Endangered Languages Project
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The Endangered Languages Project (ELP) is a worldwide collaboration between indigenous language organizations, linguists, institutions of higher education, and key industry partners to strengthen endangered languages. The foundation of the project is a website, which launched in June 2012.
The ELP was launched in June 2012 with the intention of being a "comprehensive, up-to-date source of information on the endangered languages of the world" according to the director of the Catalogue of Endangered Languages (ELCat), Lyle Campbell, a professor of Linguistics in the Mānoa College of Languages, Linguistics and Literature. He expressed that the "... Catalogue is needed to support documentation and revitalization of endangered languages, to inform the public and scholars, to aid members of groups whose languages are in peril, and to call attention to the languages most critically in need of conservation.” For example, the organization classifies the Canadian Métis language Michif as critically endangered due to the declining number of its fluent speakers.
There were four founding partners who oversaw the website's development and launch:
- First Peoples' Cultural Council
- Eastern Michigan University
- University of Hawai‘i at Mānoa Department of Linguistics
- Google.org, Google's philanthropic arm.
The goals of the ELP are to foster exchange of information related to at-risk languages and accelerate endangered language research and documentation, to support communities engaged in protecting or revitalizing their languages. Users of the website play an active role in putting their languages online by submitting information or samples in the form of text, audio, links or video files. Once uploaded to the website, users can tag their submissions by resource category to ensure they are easily searchable. Current resource categories include:
- Language Research and Linguistics
- Language Revitalization
- Language Materials
- Language Education
- Language Advocacy and Awareness
- Language, Culture and Art
- Language and Technology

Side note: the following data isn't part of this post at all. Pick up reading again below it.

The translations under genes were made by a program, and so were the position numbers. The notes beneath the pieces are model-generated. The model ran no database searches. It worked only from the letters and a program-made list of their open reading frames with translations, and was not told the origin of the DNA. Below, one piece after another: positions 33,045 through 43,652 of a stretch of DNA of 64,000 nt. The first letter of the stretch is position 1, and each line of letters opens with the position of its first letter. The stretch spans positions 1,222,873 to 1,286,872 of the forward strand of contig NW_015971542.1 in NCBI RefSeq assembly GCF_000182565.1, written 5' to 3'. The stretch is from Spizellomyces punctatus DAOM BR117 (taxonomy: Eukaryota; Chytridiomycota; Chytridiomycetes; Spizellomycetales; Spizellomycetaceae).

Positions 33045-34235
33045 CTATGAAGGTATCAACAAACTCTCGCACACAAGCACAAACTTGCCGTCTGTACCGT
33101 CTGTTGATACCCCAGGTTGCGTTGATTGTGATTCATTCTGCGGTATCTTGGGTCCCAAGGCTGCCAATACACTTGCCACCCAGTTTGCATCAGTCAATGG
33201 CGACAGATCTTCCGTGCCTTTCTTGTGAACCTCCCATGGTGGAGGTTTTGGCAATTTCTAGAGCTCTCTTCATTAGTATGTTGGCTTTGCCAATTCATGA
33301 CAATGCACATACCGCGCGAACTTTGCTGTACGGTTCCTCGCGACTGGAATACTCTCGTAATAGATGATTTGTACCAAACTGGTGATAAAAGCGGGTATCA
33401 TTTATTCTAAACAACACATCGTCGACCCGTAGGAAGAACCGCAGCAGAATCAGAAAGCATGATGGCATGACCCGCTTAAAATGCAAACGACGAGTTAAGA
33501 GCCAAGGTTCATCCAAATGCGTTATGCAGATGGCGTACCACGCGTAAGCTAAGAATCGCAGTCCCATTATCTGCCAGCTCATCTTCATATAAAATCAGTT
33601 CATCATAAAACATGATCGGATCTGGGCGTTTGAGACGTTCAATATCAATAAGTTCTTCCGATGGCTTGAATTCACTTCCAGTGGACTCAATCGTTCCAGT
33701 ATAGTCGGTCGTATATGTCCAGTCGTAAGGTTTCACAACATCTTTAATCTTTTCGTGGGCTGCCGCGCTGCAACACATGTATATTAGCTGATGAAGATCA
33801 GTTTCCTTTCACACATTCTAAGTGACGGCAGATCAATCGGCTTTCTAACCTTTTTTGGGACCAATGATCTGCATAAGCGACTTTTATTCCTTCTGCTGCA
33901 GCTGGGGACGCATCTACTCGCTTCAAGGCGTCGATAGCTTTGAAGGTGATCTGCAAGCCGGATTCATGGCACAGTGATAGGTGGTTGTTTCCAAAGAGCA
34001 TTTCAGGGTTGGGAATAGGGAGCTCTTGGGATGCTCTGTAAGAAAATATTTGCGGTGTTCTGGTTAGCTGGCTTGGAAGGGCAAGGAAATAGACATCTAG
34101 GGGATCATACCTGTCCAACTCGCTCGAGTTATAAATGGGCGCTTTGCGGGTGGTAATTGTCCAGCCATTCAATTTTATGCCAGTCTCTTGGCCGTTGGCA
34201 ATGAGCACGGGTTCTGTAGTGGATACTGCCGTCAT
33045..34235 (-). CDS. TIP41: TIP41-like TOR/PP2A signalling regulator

Languages included on the website and the information displayed about them are provided by the Catalogue of Endangered Languages (ELCat), developed by the linguistics departments at the University of Hawai‘i at Mānoa and Eastern Michigan University. The catalogue's goal is to continuously improve. While the catalogue began with existing publications, the ELP sought out experts to fill in incomplete entries and correct any mistakes. Users that are knowledgable about a specific language that is appropriate for the ELCat are encouraged to submit information pertaining to the improvement or submission of a particular language entry. The organization's website also offers an interactive map to present the origin for these languages around the world.
Project's success and findings
As of 2020, the ELP has catalogued over 3000 endangered languages in its ElCat covering 180 countries/territories throughout the world. Some of these languages include Nubi, Irish, Orok, Welsh, Swedish Sign Language, and Boruca. There are 360 endangered languages catalogued in Australia, alone. The ELP states that "over 40 percent of the approximately 7,000 languages worldwide are in danger of becoming extinct."
Background and personnel
Leadership and organization hierarchy
A select group of invited professionals make up the Governance Council and Advisory Committee that oversee the organization. The Governance Council currently has eleven members, including Lyle Campbell and Oliver Loode, and the Advisory Committee has eight members with a wide range of experience and employment, including language research groups, universities, and Google.
The active Governance Council has delegates from the United States, Canada, Australia, India, Cameroon and the Netherlands is responsible for management of the website, oversight of outreach efforts and long-term planning for the project.
In addition to the governing organizations listed above, a global coalition of organizations working to strengthen and preserve endangered languages is forming through the website. This group is known as the Alliance for Linguistic Diversity. This group partners with Google to run the Endangered Languages Project.
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- About the Alliance for Linguistic Diversity. Online: http://www.endangeredlanguages.com/about/#about_alliance. Accessed 2016-09-23.
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